Although she says she's ``not an anti-spiritual person'' and is ``not trying to come out against New Age,'' she finds the philosophy behind some New Age music unrealistic: ``The problem is that we have a huge contrast between the picture of the world that most people have, and this light-minded New Age stuff. It lacks depth - it robs us of our sufferings. The idea of floating off into perfect consciousness and perfect balance... is too idealistic....''

Composer and percussionist Chip Davis, writer of the truckdriver song ``Convoy,'' is the creator of the rock/classical fusion group called Mannheim Steamroller and owner of American Gramaphone Records. He now finds his work classified as New Age. ``Everybody shies away from the name,'' he says, ``but I think it's probably the best thing that's happened to music that doesn't fit into the standard categories. The great thing is that it gives us a place to be in the retail stores. The down side is that quite often the term New Age is associated with `space' music that doesn't have a lot of structure, and my music is highly structured and classically oriented.

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``People are hungering after this music because the speed of the world is so busy - competition, jobs, everything. New Age music is a way to slow down and get away from that. It helps them visualize being somewhere away from their tense world and to cool out.''

Initially some New Age music was marketed as having a consciousness-raising or healing effect on listeners. Among some listeners that's still an important aspect. Davis says, ``I get strange letters that support that. People say my music helps them escape pain. I get two or three of these a week - have been for years.''

Much of the music lumped into the category today, however, has no philosophical underpinnings.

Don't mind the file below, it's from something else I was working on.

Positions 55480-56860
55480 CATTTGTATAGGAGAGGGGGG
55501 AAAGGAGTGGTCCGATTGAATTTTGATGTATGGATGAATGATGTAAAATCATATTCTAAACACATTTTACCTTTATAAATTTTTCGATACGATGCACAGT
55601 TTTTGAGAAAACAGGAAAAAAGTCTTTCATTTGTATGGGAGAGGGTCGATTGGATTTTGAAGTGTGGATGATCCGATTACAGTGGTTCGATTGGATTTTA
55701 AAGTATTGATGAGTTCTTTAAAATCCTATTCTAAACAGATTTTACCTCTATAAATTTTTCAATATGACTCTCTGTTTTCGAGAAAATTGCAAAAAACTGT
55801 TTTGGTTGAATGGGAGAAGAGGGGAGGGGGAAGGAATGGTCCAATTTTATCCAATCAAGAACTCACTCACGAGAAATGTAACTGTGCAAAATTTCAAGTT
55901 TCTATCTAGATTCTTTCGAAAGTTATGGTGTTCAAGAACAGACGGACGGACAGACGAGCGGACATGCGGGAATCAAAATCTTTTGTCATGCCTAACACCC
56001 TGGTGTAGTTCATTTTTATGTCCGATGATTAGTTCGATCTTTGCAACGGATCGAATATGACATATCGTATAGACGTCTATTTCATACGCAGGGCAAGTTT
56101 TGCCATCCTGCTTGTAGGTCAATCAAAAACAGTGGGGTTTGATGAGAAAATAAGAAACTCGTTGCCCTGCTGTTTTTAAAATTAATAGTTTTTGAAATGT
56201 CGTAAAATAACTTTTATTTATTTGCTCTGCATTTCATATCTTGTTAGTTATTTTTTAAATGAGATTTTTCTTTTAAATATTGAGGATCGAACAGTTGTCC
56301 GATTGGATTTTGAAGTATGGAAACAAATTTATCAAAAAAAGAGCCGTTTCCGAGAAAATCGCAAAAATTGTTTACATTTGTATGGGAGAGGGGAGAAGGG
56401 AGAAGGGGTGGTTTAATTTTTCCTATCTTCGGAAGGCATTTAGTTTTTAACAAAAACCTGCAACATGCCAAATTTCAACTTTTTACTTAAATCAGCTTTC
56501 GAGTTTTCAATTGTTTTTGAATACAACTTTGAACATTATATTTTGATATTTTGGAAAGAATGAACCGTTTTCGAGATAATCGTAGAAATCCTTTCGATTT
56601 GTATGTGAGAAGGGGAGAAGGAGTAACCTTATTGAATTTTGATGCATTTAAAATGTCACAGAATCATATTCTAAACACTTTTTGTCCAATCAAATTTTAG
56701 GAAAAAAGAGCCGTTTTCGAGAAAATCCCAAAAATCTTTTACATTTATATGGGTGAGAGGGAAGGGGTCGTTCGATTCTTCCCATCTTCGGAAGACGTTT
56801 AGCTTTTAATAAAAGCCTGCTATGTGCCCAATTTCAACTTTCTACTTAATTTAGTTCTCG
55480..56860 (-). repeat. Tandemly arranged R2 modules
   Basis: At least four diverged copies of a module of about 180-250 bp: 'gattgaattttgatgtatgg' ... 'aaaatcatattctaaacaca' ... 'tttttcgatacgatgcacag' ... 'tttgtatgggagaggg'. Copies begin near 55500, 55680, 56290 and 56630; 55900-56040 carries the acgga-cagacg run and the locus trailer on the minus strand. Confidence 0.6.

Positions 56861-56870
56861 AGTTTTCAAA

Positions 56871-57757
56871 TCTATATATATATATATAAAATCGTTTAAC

Robinson of Windham Hill says, ``I feel the term New Age should be applied to people who have specific spiritual pursuits that they are following in their work. We do not make any promises about what the music will do to enhance your being. We just offer it, and you can do whatever you want with it.''

Adds Ackerman, Robinson's partner, ``I don't think anybody knows what New Age means. And, for that reason alone, I'm suspicious of it. It definitely has the California-hot-tub connection - a lot of laying on of hands and purple auras. And that isn't me, so I don't particularly want to be associated with that.''

Like it or not, though, the name has stuck. New Age seems to be a convenient umbrella under which to place whatever is new and doesn't fit somewhere else. Perhaps it's a reflection of the times - a byproduct of a shrinking world in which musical styles are more eclectic than ever before.

Record producer Steve Backer, who once worked at Windham Hill and who now heads the RCA Novus label, which is devoted to both jazz and New Age music, sums up the trend this way:

``What I'm trying to do is break down the boundaries among contemporary instrumental music: jazz, `world music,' New Age music, and some classical elements. It's all moving together. Cultures are coming together. It's about diversity and quality.''